Station 9's Fire Management Area (FMA) is highly residential and includes nine different neighborhood associations. The FMA includes a large number of single-family residences, small commercial structures, and a growing number of condominiums and apartments.


Crews from Station 9 enjoy being a part of their community. In addition to having a community room at the station where neighborhood associations and other organizations can meet, they participate in a large number of block parties on National Night Out and maintain the firefighters' plot in Lone Fir Cemetery each Memorial Day.


Station 9 is a modern station with a rich history and a strong future. They are proud to continue the tradition of service established so many years ago to the neighborhoods in their FMA.

PF&R Releases 2010-2015 Strategic Plan

Portland Fire & Rescue (PF&R) unveiled its 2010-2015 Strategic Plan on November 17, 2010 after City Council formally adopted the document.  The plan is a "roadmap" for advancing and enhancing operational readiness and effectiveness, customer service, workforce development, and maximizing financial resources in support of PF&R's mission, vision, and principles.


The strategic plan is the result of collaboration from citizens, management, labor, sworn and non-sworn employees, and a broad range of stakeholders. 


Fire Chief John Klum noted, "Our five-year strategic plan demonstrates the continued commitment of Portland Fire & Rescue to enhance the services we provide to our community."  Chief Klum further stated, "We have used the strategic planning process as a proactive mechanism to plan for our future and locate areas where we can improve upon the quality of services we provide."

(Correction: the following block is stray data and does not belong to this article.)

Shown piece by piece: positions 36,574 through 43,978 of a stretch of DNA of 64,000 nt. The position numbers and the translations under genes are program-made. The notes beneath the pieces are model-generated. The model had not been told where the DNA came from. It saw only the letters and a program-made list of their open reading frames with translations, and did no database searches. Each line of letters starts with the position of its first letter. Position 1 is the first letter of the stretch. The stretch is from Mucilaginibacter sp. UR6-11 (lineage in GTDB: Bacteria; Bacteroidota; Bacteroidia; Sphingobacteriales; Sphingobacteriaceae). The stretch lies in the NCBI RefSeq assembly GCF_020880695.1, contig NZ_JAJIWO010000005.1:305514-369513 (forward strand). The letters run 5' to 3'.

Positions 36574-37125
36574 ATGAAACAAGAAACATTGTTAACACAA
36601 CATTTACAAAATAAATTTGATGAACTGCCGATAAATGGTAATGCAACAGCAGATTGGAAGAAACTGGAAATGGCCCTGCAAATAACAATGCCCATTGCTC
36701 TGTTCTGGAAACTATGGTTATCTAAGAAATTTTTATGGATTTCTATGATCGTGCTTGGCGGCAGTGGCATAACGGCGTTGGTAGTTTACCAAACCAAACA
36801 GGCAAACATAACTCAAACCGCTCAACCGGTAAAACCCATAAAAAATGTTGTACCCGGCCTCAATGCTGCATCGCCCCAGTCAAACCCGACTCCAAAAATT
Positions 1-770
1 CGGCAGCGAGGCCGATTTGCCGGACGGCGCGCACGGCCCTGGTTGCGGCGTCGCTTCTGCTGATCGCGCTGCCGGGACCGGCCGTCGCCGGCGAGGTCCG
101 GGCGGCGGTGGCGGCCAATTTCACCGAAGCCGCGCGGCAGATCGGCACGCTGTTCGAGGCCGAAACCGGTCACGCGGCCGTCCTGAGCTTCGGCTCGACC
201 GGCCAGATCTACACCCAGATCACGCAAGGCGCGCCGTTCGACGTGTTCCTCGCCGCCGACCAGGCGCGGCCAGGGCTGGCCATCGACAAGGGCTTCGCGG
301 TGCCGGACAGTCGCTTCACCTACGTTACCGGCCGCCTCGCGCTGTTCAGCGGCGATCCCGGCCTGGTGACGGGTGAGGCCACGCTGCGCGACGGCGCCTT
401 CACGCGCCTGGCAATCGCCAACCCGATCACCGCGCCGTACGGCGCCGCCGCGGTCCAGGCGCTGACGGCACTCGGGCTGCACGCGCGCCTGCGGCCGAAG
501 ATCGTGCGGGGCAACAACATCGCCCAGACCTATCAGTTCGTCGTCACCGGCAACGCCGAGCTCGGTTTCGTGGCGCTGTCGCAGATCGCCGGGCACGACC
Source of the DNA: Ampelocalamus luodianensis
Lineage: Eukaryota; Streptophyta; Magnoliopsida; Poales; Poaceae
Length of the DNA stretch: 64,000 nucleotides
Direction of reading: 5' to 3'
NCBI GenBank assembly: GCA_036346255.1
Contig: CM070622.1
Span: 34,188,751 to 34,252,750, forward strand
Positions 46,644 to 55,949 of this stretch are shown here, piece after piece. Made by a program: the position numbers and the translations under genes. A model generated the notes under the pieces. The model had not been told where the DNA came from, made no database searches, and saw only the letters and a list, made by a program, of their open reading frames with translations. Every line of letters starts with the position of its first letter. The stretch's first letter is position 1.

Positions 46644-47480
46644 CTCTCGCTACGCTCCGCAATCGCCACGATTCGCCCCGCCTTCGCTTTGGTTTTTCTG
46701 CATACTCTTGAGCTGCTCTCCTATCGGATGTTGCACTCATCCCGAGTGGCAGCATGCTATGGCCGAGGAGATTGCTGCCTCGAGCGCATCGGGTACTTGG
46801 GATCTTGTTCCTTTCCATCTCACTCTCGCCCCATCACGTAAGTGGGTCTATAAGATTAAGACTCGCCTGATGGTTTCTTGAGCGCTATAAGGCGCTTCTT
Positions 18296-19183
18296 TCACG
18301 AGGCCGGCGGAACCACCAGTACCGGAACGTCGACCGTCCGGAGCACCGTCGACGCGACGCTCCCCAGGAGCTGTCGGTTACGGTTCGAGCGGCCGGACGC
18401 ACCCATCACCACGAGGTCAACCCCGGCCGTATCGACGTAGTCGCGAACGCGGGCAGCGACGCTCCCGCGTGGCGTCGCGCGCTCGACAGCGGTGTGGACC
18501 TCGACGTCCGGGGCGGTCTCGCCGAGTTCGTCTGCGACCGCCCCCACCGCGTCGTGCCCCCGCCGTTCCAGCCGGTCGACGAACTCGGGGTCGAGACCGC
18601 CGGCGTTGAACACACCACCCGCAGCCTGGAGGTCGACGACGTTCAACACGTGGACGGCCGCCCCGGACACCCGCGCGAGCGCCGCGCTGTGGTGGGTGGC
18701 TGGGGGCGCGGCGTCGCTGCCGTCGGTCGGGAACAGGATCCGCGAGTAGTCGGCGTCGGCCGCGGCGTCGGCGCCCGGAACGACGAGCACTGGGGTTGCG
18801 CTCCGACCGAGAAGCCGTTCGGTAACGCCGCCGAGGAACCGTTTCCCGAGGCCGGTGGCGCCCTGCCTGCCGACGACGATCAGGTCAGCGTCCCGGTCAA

The strategic plan charts an ambitious path through the next five years by identifying themes, strategic issues, goals, performance measures, objectives, and strategies in the following areas:


          Ensuring 9-1-1 calls are triaged correctly

          Improving public service through collaboration with other agencies

          Developing partnerships to influence fire service trends

          Establishing health and wellness practices that benefit employees

          Creating a cohesive workforce

          Participating in implementation of the Portland Plan

          Increasing customer responsiveness

          Enhancing the code enforcement inspection model

          Evaluating customer needs to deliver core services within budget

          Increasing efficiencies to improve appropriate use of 9-1-1

          Responding to increased cultural changes and social demands

          Securing funding needed for apparatus, equipment, and facilities

          Identifying regional initiatives with regional partners

          Enhanced communication about financial activities and decisions 


With City Council adoption, the next step is plan implementation.  The 2010-2015 Strategic Plan and comprehensive information on its development process can be viewed at:
PF&R's Photo of the Month
 (Firefighters respond to the scene of a pin-in vehicle accident at the intersection of SE 122nd & Division St.)

On November 21, 2010, Firefighters from Stations 7, 11, and 30 responded to a pin-in vehicle accident.  November's photo of the month shows firefighters working together to extricate and provide medical attention to the driver of this car.

In This Issue
Inside PF&R's Station 9
PF&R Releases 2010-2015 Strategic Plan
PF&R's Photo of the Month
Emergency Response Statistics
Winter Heating Safety Tips
In Memory of Firefighter Frank Cleys
About PF&R
Emergency Response Statistics (October 2010)

Total Incidents:                                   6,348
Medical:                                     5,023
Fire:                                           202
Other:                                        1,123
Major Fires:                                21
Chimney,  Fireplace, and Woodstove Safety Tips